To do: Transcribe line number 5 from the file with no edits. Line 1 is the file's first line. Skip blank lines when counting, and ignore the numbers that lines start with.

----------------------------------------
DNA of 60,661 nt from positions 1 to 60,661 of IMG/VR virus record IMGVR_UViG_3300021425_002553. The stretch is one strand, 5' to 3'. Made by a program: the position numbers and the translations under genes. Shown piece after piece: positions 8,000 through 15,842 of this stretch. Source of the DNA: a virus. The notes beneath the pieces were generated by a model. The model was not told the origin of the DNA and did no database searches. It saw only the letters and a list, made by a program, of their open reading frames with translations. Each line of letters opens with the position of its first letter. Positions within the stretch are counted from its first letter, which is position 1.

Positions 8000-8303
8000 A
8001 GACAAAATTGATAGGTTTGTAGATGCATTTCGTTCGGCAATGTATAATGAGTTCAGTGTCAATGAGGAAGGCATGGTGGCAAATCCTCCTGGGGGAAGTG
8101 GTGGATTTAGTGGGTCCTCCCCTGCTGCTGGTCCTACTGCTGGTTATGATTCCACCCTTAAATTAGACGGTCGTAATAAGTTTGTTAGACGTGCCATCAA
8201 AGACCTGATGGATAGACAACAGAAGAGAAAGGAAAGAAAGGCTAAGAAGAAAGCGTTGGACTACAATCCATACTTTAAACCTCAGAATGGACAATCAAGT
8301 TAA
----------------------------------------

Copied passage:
8101 GTGGATTTAGTGGGTCCTCCCCTGCTGCTGGTCCTACTGCTGGTTATGATTCCACCCTTAAATTAGACGGTCGTAATAAGTTTGTTAGACGTGCCATCAA